Canada (Attorney General) v. Reliance Insurance Co.
Issue Discussed: Arbitrability/Scope of Arbitration
Submitted by Paul Bates
Date Promulgated: September 5, 2007
Issue Decided: Whether a winding up order under Canadian law stays a contractual right to arbitrate.
In a decision largely going against the tide of Canadian law’s respect for arbitration clauses, the Ontario Superior Court of Justice ruled that a winding-up order made under federal law stays any contractual clause mandating arbitration.
The case involved a number of reinsurance treaties with arbitration clauses. The debtor insurer, Reliance Insurance Company, was subject to a winding-up order under the Canadian Winding Up and Restructuring Act, R.S.C. 1985 c. W-11. The reinsurance companies wished to arbitrate questions of set-off, while the Liquidator made a motion to have the set-off issue heard in the Ontario court. (The set-off issue was heard subsequently and is currently under reserve.)
The Court, in stating that it retained jurisdiction to rule on the underlying matter of contractual set-off, first ruled that “the agreements to arbitrate cease to have effect for the future and may not be enforced. They are inoperative.” In further refusing to lift the stay, Madam Justice Pepall held that it would make no sense to have different bodies adjudicating the same issue, because it would cause delay and a multiplicity of proceedings, contrary to the spirit of the federal legislation. The decision is proceeding to appeal.
The Court first examined whether the WURA and related winding-up order stayed the arbitration proceedings. The winding-up order, pursuant section 21 of the WURA, stated “no suit, action or other proceeding shall be proceeded with or commenced against the Liquidator…except with leave of this Court”. The court noted that numerous cases under other federal insolvency legislation interpreted “proceedings” broadly in order to comply with the legislative policy of avoiding extra-judicial remedies in such matters, including arbitration. Canadian law favours a single-control or single proceeding model for bankruptcy and insolvency matters.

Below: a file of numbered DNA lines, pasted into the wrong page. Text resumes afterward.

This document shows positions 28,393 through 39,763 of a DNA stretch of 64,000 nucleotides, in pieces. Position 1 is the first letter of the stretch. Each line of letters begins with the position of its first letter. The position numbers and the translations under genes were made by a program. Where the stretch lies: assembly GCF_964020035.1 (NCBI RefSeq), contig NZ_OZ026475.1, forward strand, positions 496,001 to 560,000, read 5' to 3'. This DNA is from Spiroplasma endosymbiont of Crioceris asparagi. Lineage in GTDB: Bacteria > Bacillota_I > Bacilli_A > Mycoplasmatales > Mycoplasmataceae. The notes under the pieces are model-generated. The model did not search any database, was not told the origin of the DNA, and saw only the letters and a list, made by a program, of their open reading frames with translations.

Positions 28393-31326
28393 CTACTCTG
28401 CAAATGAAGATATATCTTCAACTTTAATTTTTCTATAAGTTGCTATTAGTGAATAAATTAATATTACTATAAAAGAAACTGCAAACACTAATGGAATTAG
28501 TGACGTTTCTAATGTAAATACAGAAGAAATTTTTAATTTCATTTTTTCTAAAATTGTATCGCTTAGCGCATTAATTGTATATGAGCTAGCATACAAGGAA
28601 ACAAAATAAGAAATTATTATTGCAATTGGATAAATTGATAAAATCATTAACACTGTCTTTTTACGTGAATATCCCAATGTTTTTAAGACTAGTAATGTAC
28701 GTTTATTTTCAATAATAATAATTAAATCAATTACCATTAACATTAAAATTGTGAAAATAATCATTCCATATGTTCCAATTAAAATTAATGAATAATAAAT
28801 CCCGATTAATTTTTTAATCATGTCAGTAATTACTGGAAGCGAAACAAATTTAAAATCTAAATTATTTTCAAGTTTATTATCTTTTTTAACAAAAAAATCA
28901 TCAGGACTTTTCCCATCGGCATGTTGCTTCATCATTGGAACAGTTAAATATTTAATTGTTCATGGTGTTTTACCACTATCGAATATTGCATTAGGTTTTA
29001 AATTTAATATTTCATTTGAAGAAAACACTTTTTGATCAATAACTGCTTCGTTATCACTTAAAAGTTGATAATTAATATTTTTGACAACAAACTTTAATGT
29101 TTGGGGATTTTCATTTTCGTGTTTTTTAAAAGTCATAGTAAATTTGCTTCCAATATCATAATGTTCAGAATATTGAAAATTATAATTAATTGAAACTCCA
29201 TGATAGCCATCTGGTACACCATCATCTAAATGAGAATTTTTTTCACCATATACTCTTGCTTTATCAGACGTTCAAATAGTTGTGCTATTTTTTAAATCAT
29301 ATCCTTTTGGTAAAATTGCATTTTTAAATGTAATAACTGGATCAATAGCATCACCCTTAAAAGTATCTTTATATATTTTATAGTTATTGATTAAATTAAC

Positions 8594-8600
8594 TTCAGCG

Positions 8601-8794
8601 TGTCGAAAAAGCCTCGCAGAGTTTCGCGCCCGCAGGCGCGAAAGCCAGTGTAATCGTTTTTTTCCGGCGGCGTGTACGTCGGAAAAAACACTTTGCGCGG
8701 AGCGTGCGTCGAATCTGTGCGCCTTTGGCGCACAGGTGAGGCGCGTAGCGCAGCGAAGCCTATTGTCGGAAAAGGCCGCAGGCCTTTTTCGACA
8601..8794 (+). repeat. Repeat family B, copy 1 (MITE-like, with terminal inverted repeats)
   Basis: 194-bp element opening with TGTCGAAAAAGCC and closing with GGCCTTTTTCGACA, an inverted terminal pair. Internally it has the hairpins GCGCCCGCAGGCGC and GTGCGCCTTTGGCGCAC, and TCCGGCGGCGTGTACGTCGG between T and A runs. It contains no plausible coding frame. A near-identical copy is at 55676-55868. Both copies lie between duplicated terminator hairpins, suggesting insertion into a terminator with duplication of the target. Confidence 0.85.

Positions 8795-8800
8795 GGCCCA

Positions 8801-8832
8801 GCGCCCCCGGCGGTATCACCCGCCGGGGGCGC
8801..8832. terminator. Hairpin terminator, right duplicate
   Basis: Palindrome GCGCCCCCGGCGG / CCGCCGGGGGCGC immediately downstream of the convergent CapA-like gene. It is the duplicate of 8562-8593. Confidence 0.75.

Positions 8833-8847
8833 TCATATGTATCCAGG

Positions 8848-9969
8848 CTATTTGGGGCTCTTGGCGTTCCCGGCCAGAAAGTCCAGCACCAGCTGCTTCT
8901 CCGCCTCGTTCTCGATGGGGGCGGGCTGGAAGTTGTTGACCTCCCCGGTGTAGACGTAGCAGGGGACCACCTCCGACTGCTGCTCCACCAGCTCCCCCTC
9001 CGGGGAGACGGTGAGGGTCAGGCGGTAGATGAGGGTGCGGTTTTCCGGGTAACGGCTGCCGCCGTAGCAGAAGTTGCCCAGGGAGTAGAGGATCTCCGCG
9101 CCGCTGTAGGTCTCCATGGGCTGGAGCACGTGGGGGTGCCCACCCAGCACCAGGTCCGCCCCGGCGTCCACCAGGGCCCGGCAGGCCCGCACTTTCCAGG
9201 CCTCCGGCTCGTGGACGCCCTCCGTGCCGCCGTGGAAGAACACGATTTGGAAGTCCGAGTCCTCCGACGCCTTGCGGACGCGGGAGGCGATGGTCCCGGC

The Court did not fully consider whether the parties met the requisite thresholds in the Ontario International Commercial Arbitration Act, R.S.O. 1990, c. I-9, nor did it address the Model Law on International Arbitration. Instead, Pepall J. favoured the single-control model and held that the winding-up order prevailed. There was nothing in the legislation or the contracts requiring the court to refer the set-off issue to arbitration in the face of the WURA and the winding-up order. Also notable was that the Court did not consider whether set-off – considered a defence and not a claim – was a “suit, action or other proceeding” that was caught by the legislation. The reinsurance companies were denied the benefit of the right to arbitrate.
The next question was whether the stay should be lifted to allow the set-off matter to be referred to arbitration. Pepall J. held that the Court was not prepared to lift the stay, and relied on policy reasoning for refusing to do so. The Court was concerned with delay, a multiplicity of proceedings in a winding-up matter, as well as expense for the Liquidator and the estate, depleting resources available to creditors. There were no compelling reasons, according to the Court, to allow the set-off issue to go to arbitration.
* Paul Bates is the principal of Bates Barristers in Toronto, Ontario, and is an ARIAS-U.S. certified arbitrator. Paul has extensive experience in insurance and reinsurance law, as well as a broad range of commercial litigation matters.